One of the challenges to any business start-up is maintaining the focus on your core business when other opportunities arise. Sometimes it's good to pursue opportunities to expand the business into new areas because it increases revenue. But, many times, expanding takes away from the focus of the venture and creates new layers of complexity that hurt the business in the long run. It's not hard to find the stereotypical entrepreneur who pursues five different ventures but is unable to focus long enough on one of them to find success.

The decision become even more complicated when you add the unique nature of a faith venture's double bottom line. A faith venture pursues a mission that seeks both earned income and changed lives. In the case of Baby Bud's, we made the quick decision to start Freedom Cleaning Services because we saw a definite opportunity to employ more single mothers in an area that key members of our staff were extremely experienced. This unique situation would also be profitable right from the start. We saw it as a chance to subsidize our other expenses related to Baby Bud's.

But over the years, this decision has become more complicated as Freedom continues to grow. It is important to remain vigilant to avoid the danger of focusing too much on one of the ventures at the expense of less focus on the other venture. If our goal is to hire more single mothers rebuilding lives, we need to constantly analyze how best to spend our resources towards achieving that goal.

Monday, August 25, 2008

The Surprise Visitor

Baby Bud's is finally open!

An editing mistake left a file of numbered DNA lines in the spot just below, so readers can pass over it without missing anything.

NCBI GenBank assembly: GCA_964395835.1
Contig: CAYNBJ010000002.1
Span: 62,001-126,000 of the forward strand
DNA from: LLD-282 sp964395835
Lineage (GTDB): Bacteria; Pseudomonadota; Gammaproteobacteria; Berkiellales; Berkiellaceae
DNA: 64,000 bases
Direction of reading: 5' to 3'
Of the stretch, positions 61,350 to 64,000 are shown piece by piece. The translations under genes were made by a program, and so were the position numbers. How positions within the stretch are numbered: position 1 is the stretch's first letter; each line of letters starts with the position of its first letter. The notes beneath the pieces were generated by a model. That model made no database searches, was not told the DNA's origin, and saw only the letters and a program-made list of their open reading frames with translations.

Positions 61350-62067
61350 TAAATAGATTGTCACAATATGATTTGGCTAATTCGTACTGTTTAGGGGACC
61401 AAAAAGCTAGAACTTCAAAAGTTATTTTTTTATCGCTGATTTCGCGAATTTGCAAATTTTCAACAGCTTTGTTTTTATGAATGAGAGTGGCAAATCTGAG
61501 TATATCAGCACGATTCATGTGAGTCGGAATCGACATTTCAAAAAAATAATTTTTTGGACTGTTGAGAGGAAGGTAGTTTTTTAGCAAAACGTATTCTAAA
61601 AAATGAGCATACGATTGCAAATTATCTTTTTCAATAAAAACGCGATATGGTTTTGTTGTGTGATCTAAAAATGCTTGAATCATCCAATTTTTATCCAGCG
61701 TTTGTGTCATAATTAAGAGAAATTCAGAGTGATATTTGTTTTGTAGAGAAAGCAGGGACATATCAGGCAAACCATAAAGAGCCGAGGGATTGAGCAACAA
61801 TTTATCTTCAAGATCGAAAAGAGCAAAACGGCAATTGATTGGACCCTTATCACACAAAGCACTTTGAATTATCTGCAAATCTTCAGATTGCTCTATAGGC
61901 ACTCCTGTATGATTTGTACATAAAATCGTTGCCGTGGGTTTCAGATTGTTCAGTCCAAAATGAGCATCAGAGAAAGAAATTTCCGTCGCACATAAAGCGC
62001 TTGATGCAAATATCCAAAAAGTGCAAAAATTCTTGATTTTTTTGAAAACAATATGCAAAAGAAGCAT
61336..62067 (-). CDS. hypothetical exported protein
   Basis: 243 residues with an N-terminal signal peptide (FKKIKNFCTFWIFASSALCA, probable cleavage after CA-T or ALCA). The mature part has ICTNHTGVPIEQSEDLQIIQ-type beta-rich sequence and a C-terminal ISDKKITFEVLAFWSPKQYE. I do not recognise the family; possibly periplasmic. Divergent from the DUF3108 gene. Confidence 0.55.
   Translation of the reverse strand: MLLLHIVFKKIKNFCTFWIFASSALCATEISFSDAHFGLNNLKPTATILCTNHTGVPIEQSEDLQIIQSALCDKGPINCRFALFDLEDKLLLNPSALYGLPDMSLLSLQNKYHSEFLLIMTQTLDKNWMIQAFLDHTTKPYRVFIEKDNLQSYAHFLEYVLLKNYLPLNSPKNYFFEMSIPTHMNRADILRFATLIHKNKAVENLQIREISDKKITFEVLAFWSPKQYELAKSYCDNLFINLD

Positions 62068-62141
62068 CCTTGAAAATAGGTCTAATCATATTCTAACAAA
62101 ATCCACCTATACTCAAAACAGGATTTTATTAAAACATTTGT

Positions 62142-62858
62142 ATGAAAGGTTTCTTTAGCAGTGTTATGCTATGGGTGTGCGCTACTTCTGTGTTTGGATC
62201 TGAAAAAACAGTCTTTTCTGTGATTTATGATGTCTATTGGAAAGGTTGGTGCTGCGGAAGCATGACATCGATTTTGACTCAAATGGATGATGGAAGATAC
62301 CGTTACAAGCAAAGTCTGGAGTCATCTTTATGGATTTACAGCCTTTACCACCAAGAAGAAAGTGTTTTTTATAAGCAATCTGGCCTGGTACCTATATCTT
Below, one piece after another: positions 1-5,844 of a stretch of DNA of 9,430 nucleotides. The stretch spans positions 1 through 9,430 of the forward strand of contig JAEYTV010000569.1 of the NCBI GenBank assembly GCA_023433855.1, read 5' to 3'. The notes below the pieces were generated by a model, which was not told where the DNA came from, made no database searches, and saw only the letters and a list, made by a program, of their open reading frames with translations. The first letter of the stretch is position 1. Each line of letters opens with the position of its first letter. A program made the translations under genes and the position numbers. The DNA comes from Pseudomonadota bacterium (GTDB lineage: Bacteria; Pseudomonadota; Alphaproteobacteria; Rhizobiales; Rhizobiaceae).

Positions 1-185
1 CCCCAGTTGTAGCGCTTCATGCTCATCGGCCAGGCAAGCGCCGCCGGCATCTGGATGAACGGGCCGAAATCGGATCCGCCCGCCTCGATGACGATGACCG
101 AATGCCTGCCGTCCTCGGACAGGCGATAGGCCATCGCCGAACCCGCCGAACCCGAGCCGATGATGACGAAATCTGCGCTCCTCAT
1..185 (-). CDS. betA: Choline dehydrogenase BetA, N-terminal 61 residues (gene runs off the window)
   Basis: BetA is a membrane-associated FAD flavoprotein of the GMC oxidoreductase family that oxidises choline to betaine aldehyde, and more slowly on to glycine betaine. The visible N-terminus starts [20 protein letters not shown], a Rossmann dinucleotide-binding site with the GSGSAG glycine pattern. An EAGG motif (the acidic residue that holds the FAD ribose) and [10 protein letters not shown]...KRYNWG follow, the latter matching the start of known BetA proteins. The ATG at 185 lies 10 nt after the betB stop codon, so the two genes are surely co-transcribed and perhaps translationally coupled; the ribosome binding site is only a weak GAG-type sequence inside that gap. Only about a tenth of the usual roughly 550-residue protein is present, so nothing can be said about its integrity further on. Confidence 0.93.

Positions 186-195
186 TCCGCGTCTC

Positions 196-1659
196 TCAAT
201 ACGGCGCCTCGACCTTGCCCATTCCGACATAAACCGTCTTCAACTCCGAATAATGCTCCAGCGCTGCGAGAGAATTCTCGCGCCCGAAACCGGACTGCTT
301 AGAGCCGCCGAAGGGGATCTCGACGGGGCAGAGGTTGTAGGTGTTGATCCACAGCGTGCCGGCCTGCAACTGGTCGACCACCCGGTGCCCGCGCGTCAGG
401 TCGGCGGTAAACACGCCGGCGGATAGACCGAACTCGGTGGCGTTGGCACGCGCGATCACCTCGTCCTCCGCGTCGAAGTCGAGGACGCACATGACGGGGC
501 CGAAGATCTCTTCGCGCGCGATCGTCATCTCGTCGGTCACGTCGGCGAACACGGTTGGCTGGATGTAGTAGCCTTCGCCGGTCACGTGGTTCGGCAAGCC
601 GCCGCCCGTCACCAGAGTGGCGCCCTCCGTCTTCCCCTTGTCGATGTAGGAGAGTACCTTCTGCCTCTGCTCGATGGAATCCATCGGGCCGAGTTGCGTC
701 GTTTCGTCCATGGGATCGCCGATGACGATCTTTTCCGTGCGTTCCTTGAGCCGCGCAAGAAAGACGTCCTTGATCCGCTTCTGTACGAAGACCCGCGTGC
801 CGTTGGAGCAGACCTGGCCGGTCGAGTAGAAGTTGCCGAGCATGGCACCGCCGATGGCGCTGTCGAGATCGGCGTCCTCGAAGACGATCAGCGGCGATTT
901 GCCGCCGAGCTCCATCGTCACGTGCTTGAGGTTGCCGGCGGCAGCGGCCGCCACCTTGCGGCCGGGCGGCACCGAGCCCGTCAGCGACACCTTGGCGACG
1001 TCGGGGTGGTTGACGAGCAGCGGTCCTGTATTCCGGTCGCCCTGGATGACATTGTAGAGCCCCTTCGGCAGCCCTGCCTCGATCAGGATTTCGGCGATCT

It's been a tough journey finding a new space for the store. We've been trying to faithfully go where God wants us but it's been a difficult process. We thought two other possible locations were each the place, but both did not work out. And who knew it would take 6 months to find the space that would finally become the store?

Today, Dianne Sager had an unexpected visitor speak words that reminded her of a similar event 6 years ago at the old store.

"Do you know why I'm here?" the women asked. "Jesus sent me here. The Holy Spirit is in this place." The woman then asked, "What happens when you keep placing items into a basket? It will overflow. This place is going to overflow with blessings for this neighborhood. This is the right neighborhood for you."

Like the visitor six years ago, Dianne had never seen this woman before. Her words felt like confirmation that the last six difficult months had ended with the perfect result. Baby Bud's was right where God wants it.

Friday, August 22, 2008


Why do you do what you do?

I think it's a good practice to ask that question. Frequently.

We all have reasons...maybe it's money, significance, success, or service. Everyone has motivations and some are better than others.

In a faith venture, where a business does ministry, one must be very careful with motivations. Business speaks the language of profits and efficiency while ministry seeks service and transformation. They are not mutually exclusive. Business is a great arena for ministry and ministry needs money to survive, but ministry sometimes can be harmed by decisions in the interest of efficiency. Check your motives. I've seen faith ventures lose their way because they were serving money and I've seen ministries close because they forgot about raising money. I've had ministry leaders tell me that they need a certain scale of success in order to effectively impact society.

Please be careful and check your motives.

If God took away success or significance but asked you to serve him in the same role, would you stay the course? If God wanted you to sell your possessions and serve the poor would you follow?

In a faith venture, you are using business to serve God. Profits are bigger than just money. Profits are the kind found in the kingdom.